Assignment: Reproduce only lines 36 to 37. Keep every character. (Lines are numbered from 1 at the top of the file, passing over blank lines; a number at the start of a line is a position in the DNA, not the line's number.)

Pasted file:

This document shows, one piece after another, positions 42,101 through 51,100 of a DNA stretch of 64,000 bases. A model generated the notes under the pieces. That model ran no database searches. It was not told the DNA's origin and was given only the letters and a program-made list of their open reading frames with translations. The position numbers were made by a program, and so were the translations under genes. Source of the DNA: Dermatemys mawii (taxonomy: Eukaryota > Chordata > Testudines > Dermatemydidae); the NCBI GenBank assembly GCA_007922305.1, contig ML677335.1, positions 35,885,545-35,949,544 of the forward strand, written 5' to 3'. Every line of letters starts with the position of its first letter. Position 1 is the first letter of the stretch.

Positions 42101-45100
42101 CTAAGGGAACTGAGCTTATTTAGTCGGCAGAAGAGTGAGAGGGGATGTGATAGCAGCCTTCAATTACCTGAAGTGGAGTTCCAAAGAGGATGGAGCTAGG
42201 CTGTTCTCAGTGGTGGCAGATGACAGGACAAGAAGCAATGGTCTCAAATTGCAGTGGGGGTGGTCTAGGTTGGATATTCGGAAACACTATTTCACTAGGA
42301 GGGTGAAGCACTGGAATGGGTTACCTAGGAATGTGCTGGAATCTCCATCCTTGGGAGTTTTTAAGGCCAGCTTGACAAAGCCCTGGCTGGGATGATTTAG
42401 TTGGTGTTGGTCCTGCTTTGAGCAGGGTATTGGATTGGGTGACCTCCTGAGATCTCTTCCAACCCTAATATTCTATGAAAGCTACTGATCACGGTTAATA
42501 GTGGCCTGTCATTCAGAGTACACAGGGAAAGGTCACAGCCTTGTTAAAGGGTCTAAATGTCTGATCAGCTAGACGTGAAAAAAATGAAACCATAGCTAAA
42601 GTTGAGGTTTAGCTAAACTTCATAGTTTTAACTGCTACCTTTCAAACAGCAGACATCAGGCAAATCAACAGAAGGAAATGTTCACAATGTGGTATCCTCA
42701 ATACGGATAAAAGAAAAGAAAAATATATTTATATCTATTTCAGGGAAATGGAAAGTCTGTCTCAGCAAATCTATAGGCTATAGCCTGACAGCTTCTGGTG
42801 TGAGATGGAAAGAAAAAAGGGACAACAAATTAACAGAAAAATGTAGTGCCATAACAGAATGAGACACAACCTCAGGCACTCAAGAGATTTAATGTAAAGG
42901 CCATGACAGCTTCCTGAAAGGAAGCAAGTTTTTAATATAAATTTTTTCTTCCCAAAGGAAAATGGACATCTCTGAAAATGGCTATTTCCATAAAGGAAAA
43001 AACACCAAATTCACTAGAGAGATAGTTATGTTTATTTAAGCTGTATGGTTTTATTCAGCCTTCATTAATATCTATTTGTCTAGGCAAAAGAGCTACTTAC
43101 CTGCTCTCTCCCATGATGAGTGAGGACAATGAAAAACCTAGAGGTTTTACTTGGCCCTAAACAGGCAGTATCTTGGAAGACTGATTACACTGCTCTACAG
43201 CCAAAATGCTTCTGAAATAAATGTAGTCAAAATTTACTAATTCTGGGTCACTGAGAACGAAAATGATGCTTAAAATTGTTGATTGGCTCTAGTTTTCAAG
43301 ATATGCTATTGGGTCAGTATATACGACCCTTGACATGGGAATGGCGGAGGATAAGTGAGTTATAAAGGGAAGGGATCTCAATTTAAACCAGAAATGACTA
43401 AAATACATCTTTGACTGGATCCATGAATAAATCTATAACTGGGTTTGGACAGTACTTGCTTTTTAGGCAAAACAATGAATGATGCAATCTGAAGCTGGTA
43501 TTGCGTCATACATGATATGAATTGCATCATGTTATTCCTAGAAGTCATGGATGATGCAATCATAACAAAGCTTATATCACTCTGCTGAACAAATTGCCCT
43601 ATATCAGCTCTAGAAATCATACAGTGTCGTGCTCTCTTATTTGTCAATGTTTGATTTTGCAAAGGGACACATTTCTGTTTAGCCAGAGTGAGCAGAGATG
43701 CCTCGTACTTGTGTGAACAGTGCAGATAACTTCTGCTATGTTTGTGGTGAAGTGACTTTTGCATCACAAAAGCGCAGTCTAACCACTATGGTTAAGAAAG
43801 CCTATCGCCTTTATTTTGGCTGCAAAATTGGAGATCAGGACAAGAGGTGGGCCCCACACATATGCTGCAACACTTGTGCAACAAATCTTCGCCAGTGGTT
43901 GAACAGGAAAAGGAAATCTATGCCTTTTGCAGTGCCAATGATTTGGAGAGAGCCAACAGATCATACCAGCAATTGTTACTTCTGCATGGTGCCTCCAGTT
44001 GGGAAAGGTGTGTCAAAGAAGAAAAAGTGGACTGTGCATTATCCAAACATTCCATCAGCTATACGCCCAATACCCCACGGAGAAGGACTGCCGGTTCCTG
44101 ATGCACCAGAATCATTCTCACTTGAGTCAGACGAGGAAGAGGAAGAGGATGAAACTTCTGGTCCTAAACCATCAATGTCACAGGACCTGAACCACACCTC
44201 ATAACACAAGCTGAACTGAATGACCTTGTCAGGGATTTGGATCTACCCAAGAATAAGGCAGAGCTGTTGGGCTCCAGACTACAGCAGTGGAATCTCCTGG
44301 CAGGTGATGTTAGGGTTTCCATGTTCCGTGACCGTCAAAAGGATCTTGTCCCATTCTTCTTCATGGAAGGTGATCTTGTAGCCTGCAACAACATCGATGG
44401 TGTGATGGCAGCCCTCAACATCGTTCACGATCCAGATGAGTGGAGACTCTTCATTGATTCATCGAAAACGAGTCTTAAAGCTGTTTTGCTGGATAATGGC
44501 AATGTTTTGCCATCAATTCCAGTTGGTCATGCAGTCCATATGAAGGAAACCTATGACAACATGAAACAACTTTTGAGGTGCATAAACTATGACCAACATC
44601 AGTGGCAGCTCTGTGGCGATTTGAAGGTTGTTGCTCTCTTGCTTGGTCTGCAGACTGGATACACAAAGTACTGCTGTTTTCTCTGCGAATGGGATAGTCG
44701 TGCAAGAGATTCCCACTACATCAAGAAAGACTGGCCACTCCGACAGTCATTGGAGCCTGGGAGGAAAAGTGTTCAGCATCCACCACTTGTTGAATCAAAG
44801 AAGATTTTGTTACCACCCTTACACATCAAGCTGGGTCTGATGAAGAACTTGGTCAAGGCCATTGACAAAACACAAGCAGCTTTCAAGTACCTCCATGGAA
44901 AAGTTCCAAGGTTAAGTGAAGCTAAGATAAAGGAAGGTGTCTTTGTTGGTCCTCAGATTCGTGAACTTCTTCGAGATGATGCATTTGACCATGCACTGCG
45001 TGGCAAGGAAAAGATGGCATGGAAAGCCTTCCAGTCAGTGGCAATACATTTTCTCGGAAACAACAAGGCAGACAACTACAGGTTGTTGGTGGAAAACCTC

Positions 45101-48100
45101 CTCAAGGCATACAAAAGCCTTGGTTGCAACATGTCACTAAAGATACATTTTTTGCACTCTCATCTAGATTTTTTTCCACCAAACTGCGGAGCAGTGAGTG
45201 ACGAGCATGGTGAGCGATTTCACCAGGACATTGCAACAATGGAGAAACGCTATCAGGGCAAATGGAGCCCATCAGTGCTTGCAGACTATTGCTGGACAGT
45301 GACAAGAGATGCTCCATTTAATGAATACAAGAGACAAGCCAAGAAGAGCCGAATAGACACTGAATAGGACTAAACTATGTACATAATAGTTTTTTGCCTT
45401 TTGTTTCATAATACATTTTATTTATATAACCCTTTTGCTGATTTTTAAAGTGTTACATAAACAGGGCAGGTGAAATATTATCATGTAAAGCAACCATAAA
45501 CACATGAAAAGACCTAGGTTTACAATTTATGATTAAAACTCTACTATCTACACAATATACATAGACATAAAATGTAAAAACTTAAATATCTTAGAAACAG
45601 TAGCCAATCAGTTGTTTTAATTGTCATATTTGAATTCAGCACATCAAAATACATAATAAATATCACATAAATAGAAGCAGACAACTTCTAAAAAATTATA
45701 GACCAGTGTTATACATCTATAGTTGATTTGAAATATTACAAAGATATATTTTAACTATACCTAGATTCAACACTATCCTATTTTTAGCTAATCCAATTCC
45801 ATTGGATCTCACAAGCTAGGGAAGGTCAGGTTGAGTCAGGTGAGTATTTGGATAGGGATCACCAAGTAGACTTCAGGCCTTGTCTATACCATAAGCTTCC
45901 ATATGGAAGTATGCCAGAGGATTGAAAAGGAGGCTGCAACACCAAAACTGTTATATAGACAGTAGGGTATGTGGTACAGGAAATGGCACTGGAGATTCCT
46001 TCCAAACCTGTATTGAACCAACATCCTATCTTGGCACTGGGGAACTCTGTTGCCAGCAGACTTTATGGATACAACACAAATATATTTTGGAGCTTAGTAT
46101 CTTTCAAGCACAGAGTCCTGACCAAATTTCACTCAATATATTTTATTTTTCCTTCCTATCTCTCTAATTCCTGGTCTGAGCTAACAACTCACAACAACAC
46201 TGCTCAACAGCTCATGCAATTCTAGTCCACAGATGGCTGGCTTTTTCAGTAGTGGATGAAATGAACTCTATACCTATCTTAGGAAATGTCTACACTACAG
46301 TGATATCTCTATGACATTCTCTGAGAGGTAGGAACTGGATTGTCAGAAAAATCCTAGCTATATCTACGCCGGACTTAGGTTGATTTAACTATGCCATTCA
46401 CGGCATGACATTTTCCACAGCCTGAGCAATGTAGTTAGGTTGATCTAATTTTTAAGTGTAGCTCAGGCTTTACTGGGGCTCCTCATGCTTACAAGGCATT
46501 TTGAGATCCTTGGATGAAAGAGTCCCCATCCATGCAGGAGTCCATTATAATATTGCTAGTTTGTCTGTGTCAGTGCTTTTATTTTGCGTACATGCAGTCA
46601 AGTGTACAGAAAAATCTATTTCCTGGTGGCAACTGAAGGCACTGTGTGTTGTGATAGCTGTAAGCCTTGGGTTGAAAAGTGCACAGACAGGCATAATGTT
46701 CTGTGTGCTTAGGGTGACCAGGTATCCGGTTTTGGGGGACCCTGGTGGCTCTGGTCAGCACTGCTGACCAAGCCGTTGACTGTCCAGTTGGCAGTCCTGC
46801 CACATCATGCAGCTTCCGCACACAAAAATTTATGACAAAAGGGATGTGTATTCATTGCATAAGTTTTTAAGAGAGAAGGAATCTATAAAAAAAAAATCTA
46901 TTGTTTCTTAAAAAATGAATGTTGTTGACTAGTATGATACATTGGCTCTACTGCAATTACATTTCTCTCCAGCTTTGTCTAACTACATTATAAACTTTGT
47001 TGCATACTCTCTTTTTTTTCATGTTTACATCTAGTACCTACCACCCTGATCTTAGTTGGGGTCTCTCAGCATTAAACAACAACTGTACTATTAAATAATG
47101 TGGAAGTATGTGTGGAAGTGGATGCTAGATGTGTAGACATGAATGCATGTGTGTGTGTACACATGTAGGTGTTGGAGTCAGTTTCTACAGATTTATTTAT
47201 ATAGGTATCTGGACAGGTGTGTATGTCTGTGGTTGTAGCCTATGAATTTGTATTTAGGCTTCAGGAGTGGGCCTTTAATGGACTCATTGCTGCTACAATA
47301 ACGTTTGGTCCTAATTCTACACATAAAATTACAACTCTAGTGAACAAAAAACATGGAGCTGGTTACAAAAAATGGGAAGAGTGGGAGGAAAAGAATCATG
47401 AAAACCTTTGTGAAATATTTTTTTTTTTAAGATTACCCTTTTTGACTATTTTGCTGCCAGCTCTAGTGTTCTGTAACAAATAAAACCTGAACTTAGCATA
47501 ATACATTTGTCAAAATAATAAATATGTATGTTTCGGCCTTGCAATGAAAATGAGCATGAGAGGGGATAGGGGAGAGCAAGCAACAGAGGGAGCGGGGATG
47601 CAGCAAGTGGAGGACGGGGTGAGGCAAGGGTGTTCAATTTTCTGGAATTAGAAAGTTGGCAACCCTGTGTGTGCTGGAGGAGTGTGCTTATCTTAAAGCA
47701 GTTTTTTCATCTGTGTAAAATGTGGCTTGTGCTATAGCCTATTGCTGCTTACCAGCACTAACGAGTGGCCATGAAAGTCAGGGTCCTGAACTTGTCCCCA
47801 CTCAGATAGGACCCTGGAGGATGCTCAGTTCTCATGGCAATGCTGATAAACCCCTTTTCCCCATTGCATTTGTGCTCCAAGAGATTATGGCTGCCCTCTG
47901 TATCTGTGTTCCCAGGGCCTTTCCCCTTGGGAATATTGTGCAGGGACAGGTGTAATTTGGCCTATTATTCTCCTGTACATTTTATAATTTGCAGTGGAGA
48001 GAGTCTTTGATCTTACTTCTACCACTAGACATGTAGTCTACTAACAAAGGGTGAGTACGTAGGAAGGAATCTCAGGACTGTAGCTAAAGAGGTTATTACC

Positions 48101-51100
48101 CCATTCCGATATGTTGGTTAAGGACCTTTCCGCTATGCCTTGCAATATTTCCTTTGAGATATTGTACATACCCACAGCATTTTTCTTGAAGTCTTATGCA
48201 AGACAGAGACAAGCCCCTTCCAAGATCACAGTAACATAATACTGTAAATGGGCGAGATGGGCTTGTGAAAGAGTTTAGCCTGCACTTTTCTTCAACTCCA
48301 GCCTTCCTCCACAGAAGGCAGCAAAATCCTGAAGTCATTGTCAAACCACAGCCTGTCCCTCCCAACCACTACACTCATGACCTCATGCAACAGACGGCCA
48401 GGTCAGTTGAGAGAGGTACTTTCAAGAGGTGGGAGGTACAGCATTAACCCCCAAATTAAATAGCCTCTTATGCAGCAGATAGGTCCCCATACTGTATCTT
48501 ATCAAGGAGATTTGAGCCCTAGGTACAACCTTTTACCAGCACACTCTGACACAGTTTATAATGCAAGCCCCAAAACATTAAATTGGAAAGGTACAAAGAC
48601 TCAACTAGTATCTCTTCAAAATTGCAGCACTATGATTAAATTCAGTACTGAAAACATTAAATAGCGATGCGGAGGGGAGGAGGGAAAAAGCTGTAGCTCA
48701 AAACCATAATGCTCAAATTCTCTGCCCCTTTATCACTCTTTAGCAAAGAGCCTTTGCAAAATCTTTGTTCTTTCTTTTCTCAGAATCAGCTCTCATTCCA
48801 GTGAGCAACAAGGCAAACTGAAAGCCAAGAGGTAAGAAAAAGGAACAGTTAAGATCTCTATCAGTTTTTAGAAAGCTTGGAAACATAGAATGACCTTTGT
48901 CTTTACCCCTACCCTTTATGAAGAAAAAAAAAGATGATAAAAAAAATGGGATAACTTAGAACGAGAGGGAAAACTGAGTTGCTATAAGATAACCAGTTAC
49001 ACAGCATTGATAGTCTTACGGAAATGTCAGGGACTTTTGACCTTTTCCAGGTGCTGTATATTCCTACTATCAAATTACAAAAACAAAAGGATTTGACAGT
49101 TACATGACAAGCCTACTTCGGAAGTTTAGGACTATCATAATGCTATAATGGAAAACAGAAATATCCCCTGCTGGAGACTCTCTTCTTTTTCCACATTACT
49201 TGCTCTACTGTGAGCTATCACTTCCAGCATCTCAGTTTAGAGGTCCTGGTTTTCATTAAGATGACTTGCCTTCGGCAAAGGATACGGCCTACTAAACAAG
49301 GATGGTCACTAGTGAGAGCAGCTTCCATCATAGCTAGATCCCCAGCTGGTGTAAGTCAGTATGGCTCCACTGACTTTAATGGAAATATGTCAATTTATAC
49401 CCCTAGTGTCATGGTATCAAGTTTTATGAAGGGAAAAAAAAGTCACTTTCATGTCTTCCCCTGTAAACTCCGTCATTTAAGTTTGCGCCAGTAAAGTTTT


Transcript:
45301 GACAAGAGATGCTCCATTTAATGAATACAAGAGACAAGCCAAGAAGAGCCGAATAGACACTGAATAGGACTAAACTATGTACATAATAGTTTTTTGCCTT
45401 TTGTTTCATAATACATTTTATTTATATAACCCTTTTGCTGATTTTTAAAGTGTTACATAAACAGGGCAGGTGAAATATTATCATGTAAAGCAACCATAAA